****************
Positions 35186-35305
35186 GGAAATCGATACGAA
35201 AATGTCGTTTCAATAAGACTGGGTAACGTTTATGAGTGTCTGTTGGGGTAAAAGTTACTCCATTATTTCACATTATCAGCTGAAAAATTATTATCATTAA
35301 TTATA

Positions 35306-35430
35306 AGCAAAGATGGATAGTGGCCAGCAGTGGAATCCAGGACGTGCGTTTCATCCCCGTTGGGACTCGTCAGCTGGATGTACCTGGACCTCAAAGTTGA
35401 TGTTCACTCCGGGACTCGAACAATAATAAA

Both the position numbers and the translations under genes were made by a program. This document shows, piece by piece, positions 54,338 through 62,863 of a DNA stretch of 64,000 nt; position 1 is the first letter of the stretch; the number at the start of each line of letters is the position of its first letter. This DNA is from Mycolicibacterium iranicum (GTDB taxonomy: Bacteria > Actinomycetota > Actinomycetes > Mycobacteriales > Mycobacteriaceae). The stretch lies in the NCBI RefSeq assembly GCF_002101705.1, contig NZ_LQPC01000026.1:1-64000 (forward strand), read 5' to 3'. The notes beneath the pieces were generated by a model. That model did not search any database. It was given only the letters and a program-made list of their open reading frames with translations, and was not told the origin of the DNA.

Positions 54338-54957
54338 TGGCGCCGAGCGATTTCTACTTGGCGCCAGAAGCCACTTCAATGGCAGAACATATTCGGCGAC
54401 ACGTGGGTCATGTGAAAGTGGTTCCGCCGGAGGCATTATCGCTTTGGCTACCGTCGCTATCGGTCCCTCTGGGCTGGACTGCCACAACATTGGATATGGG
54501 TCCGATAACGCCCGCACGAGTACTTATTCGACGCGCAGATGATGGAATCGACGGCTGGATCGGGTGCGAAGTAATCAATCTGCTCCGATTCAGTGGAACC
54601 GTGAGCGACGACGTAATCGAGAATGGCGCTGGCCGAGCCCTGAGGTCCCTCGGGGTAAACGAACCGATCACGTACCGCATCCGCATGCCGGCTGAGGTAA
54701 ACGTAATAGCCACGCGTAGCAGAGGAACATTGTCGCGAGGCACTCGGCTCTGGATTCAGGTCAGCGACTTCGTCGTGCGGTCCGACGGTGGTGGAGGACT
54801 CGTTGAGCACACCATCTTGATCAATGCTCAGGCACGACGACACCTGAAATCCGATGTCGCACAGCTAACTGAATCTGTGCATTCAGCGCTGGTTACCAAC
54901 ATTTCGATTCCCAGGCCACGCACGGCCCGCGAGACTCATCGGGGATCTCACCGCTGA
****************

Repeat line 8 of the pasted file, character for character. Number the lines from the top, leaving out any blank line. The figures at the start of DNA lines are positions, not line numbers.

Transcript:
Both the position numbers and the translations under genes were made by a program. This document shows, piece by piece, positions 54,338 through 62,863 of a DNA stretch of 64,000 nt; position 1 is the first letter of the stretch; the number at the start of each line of letters is the position of its first letter. This DNA is from Mycolicibacterium iranicum (GTDB taxonomy: Bacteria > Actinomycetota > Actinomycetes > Mycobacteriales > Mycobacteriaceae). The stretch lies in the NCBI RefSeq assembly GCF_002101705.1, contig NZ_LQPC01000026.1:1-64000 (forward strand), read 5' to 3'. The notes beneath the pieces were generated by a model. That model did not search any database. It was given only the letters and a program-made list of their open reading frames with translations, and was not told the origin of the DNA.